My take: This was sort of covered before, as well. Even before all the books in a series are published, they should at least be touted. Here’s an example of one of the author sites I built where we do just that:
http://www.thelossofcertainty.com
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#10 – Toot your horn — let us know of all the awards you’ve won, etc.
I know there was recent debate on this site about this, but what it comes down to is – you’ve been chosen, over others. Readers and booksellers are interested, especially when we’re looking for a new author, new book. And let’s face it, we ALWAYS are!!

This is more importantly the case when sending out promos to booksellers, if we haven’t had the chance to read your book – at least we know SOMEONE did – and LIKED it enough to give it an award!!!

My take: I couldn’t agree more. If you have won awards and the like, don’t be afraid to promote it on your homepage. After all, your website is a marketing tool, so don’t be afraid to market yourself!
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Interested in speaking with us about building you the perfect author website? Contact us today!

Your Author Website … by the Chapter!

I came across an author website that organizes its content in a really interesting way! Sarah Susanka, author of “The Not So Big Life” has a secondary navigation on her website which runs down the right hand side. It breaks down her book by chapter.

For each individual chapter, she has an audio bit, in which she discusses the chapter, a group discussion forum about the chapter, and an exercise or worksheet having to do with that chapter. What an interesting idea!

I wonder, though, if that’s giving out too much information to people who haven’t read the book. After all, it’s a fine line between offering enough information about a book to whet people’s appetite and giving away the farm. Not to mention a third goal which many authors have — to provide additional information for people who have already read the book.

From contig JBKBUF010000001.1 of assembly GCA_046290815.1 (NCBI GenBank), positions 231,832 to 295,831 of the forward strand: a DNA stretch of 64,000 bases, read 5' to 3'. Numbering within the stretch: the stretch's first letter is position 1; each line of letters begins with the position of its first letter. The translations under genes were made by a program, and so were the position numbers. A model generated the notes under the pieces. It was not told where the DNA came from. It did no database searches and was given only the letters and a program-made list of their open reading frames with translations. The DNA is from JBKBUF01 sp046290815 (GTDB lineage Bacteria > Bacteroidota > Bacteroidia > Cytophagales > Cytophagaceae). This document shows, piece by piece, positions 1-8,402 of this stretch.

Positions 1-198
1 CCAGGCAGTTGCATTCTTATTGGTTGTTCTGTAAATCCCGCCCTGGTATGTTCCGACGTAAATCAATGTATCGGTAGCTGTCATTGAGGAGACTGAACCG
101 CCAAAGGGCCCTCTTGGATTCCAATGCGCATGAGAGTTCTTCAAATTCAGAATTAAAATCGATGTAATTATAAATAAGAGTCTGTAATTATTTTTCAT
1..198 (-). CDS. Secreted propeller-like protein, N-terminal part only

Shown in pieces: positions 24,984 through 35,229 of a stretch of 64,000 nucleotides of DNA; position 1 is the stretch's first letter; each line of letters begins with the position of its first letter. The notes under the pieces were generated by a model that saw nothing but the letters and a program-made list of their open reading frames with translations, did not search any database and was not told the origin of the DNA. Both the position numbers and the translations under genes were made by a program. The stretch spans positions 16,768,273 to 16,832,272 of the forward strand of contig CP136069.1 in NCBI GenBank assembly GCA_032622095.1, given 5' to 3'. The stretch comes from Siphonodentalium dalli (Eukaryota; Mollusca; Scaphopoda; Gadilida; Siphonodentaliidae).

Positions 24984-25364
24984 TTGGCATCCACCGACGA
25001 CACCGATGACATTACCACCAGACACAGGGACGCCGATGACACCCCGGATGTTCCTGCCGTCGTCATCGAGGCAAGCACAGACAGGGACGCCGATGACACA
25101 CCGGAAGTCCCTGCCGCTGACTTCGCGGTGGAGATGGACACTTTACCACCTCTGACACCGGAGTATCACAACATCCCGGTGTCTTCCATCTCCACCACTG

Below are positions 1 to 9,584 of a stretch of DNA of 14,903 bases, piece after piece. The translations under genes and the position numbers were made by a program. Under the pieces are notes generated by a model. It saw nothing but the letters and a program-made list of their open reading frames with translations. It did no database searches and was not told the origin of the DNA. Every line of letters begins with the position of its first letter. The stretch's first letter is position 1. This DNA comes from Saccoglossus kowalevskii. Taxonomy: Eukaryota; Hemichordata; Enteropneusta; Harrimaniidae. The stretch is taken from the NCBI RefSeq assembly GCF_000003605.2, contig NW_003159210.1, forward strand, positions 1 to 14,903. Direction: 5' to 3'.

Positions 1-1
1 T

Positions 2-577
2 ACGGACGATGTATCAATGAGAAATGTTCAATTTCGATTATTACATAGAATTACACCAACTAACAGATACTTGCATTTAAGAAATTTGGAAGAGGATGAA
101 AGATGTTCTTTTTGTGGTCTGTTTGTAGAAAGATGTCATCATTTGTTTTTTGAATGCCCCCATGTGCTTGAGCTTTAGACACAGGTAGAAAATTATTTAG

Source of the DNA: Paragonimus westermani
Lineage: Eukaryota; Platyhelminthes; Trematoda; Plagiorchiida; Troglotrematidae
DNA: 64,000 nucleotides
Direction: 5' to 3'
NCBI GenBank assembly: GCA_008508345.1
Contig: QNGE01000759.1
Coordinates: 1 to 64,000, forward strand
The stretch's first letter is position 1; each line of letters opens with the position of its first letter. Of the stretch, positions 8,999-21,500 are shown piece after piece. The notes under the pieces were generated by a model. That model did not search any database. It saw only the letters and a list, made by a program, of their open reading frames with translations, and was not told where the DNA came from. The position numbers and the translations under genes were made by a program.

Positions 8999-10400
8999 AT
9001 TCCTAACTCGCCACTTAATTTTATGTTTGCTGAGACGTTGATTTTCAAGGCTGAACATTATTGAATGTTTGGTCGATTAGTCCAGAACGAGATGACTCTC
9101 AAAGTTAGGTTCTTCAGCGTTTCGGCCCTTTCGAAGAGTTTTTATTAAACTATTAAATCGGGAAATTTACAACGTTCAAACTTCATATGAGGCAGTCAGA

So what do you think about the chapter-by-chapter breakdown? Let me know what you think.

Free Ways to Use Social Media for Book Promotion

Thanks to a blog entry from a graduate assistant at the Masters in Fine Arts – Literary Fiction & Nonfiction program at Southern New Hampshire University (Writing in the SNHU-MFA), I came across the website of an author who really is using social networking to her advantage … even before her book is published!

Maria Finn is a dancer and her upcoming book is a memoir of her life experiences. The book title is Hold Me Tight and Tango Me Home and her website is at http://tangomehome.com/.

Here are just a few of the things she’s doing with her website (at little to no cost) to really get the buzz out there prior to her pub date.

  • She’s got a  YouTube video that sends people to her website
  • She’s running a Heartbreak Competition (she was drawn to dance after her own heartbreak)
  • She has a Facebook Fan Page and she links to it from her author website

And do you know how the blogger found her?

“I bumped into her on Facebook when a tango dancer I know posted the YouTube video in her status. That’s how this stuff works — viral marketing.”

That’s viral marketing indeed! Someone who is interested in tango dancing came across her YouTube video thanks to a link from a friend. That video sent them to her website, where they could learn about her book, her upcoming events, her contest, etc…

And now all of us know about her and her book as well. Now that’s good work!

The ‘Musts’ of an Author’s Website

No two author websites are the same. But there are certain things that should be on every site. Notice I say “should be” … Search the web and you’ll find some authors’ websites that are missing some crucial information! While I’m a big supporter of making every author’s website unique, here are the no-brainers for author websites:

1. A domain name that supports your book. Even if you go with your name as the domain name of your site, you should also reserve your book title (if possible) and have it redirect to your author site. You don’t want people typing the name of your book into their browser and winding up elsewhere!

2. A “Buy the book” link on every page. The goal of your website is to sell books. So you need to make it as easy as possible for someone to buy your book or books throughout the site. A potential reader may be somewhere totally unexpected (i.e. a page focused on your other writings) when they decide to take the plunge, so the link to buy it should still be right in front of them.